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Helvete: A Journal of Black Metal Theory – Issue 1: Incipit – Edited by Amelia Ishmael, Zareen Price, Aspasia Stephanou and Ben Woodard

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Categories: art, satanism, Tags:

We stray a little from the usual matters magickal with this review of the first issue of Punctum Book’s journal of black metal theory. Helvete is a collection that is, to my surprise, no means unique, with academic interest in black metal having previously found expression in several iterations of the Black Metal Theory Symposium, with those contributions anthologised in publications such as Hideous Gnosis and more recently Mors Mystica. Black metal must surely be unique amongst all of metal’s subgenres in attracting this kind of academic attention, and to some extent this is understandable with black metal’s caché of cool, or at the very least its memeability; were such a word real. No one, as far as I am aware, is out there writing academic theses on grindcore, or even comparable subgenres, in terms of longevity and quantity, like death or doom metal; which is a shame.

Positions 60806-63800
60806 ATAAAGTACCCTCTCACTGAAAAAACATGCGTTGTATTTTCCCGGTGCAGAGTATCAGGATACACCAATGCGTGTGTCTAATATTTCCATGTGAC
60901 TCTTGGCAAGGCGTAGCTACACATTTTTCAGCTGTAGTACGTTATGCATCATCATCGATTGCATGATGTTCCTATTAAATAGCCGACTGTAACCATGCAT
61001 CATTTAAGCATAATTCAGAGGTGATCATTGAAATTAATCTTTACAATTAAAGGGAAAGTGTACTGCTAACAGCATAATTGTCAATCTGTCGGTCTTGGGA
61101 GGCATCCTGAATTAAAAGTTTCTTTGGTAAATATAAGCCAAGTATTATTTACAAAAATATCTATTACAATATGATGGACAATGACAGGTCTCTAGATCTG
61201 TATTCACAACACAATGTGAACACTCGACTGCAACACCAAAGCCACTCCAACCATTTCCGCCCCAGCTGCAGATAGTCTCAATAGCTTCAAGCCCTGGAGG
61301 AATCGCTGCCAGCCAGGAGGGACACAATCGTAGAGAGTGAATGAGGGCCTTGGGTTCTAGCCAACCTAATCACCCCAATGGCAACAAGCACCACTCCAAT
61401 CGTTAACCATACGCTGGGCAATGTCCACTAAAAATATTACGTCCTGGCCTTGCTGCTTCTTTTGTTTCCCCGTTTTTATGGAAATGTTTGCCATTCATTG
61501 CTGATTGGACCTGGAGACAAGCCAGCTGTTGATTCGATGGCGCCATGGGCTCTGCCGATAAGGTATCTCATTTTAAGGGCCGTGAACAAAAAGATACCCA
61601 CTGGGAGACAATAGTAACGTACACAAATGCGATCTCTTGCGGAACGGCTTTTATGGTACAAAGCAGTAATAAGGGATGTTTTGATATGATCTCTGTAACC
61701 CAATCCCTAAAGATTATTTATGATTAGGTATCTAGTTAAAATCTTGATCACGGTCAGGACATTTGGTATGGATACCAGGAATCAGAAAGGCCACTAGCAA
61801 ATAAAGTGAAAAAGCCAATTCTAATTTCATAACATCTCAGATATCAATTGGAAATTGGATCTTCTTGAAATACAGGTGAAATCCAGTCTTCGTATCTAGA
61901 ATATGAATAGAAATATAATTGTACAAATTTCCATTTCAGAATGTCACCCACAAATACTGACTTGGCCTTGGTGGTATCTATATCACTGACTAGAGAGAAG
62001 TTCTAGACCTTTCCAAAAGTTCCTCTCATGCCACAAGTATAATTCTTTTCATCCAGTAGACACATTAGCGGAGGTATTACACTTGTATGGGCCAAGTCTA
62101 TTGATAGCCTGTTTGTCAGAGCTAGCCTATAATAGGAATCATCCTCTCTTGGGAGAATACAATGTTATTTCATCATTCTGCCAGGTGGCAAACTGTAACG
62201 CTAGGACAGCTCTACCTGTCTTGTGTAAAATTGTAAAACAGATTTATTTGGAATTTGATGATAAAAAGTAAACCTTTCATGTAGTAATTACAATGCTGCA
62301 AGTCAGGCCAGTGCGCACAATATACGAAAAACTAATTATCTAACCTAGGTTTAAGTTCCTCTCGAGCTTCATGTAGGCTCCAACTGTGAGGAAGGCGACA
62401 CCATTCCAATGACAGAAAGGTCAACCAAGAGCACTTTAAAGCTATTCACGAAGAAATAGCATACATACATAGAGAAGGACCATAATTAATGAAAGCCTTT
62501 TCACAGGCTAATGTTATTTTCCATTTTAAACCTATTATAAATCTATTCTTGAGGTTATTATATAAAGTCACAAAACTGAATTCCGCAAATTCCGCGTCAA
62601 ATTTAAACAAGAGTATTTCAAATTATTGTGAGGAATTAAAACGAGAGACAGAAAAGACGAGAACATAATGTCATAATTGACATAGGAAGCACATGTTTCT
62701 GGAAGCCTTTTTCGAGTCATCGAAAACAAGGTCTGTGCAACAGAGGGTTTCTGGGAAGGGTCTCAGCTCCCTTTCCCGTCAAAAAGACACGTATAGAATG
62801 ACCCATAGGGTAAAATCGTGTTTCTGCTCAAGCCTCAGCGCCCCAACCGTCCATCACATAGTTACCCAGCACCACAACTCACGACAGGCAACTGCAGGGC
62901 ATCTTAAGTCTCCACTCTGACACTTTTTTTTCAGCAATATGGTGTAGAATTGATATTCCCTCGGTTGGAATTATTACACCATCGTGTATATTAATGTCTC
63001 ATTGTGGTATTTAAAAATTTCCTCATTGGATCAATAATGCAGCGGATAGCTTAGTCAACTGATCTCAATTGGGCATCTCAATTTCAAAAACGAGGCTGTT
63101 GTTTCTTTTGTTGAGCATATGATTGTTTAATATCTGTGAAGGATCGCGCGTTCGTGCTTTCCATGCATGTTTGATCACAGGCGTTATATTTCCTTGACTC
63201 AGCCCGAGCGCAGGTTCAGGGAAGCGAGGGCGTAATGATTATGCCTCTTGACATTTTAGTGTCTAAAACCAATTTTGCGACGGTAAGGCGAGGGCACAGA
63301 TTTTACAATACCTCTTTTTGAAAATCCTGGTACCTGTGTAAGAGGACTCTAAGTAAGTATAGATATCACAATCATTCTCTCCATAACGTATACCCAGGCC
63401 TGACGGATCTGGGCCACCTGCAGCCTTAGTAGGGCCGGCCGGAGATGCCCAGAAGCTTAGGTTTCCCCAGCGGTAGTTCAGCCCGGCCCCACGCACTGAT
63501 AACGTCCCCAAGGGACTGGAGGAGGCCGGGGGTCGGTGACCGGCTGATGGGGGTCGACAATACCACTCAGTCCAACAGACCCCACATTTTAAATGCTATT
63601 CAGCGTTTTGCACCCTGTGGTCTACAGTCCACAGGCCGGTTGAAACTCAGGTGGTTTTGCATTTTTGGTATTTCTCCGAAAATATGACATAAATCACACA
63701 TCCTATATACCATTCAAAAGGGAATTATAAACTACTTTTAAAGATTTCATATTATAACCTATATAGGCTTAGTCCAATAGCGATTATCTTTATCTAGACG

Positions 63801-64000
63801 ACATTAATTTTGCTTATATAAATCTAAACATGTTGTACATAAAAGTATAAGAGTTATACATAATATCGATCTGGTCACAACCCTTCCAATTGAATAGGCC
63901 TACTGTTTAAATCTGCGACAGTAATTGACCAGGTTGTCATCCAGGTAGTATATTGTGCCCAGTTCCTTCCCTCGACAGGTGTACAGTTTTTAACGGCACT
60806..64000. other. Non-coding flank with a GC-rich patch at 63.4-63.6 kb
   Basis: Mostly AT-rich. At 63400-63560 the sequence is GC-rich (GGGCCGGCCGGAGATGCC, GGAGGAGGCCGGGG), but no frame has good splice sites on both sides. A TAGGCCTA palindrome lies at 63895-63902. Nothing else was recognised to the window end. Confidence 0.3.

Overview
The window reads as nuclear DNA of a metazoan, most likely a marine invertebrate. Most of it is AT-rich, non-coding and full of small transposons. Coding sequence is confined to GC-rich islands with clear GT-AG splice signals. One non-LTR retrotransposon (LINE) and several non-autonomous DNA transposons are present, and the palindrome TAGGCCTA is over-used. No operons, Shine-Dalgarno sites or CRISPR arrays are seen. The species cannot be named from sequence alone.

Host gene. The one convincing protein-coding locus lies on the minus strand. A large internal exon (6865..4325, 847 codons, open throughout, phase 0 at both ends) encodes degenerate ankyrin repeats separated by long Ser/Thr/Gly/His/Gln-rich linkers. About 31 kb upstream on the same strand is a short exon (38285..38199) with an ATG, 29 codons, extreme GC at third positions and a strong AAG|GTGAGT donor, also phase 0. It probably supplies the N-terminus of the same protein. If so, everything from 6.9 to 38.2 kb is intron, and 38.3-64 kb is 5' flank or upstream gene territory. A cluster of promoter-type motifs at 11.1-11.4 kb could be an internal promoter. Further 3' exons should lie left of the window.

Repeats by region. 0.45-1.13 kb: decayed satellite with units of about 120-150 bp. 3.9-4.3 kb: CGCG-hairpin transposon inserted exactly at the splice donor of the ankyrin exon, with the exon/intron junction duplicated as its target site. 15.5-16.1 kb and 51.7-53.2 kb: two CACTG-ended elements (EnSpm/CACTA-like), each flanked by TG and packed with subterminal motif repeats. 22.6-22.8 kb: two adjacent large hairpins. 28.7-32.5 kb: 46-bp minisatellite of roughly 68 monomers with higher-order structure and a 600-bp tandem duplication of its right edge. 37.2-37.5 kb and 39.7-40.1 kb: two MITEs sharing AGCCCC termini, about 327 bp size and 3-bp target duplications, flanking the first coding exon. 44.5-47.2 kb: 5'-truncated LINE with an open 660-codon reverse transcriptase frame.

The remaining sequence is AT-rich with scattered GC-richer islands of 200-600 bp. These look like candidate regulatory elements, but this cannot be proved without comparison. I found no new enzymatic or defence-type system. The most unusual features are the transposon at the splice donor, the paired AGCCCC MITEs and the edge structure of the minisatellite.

Given the wealth of material already, erm, symposiumed and published, one would assume that the entry level, what-is-black-metal type discussions in this field would have been published long ago, if at all, and that is indeed the case here, with contributors exploring rather specialised areas of black metal’s topography. With that said, the first contribution, Janet Silk’s Open a Vein, does contextualise her discussion of suicide and black metal by setting the scene with the suicide of Mayhem’s Per ‘Dead’ Ohlin, a moment she describes as the birth of black metal (an urbane albeit arguable and problematic claim). Silk prefaces much of her consideration of depressive suicidal black metal (which she atypically abbreviates as the less recognisable SBM) with a survey of suicide in philosophy, religion, and other cultures, touching on Mishima and the death-drive of early Christian martyrs and Islamic šuhada. She does this in a slightly unnervingly amoral way, with what can be read at the very least as an admirable detachment with no moral judgement cast, and perhaps at worst, as a tacit approval of, or admiration for, suicide’s destructive and nihilistic impulses. I, in turn, make no moral judgement on this editorial choice and just reiterate the disconcerting feeling that inescapably arises when reading content that seems to sensibly suggest suicide is a good option. When DSBM is then considered within this context, its themes and motivations are validated as part of this greater milieu and given gravitas and import, rather than dismissed as mere posturing or angst. Silk’s main touchstone here, other than Dead, is Sweden’s Shining, and Denmark’s cheerfully named Make a Change… Kill Yourself, so it is by no means a broad survey of the sub-subgenre that is DSBM. Even if it wasn’t intended as such, it feels like some areas have been missed: the suicide of Dissection’s Jon Nödtveidt and how the anticosmic philosophies of the Temple of the Black Light compare to the nihilism of the musicians that Silk does document; or the isolation that is inherent in so many DSBM acts being solo projects by secluded, socially-awkward multi-instrumentalists.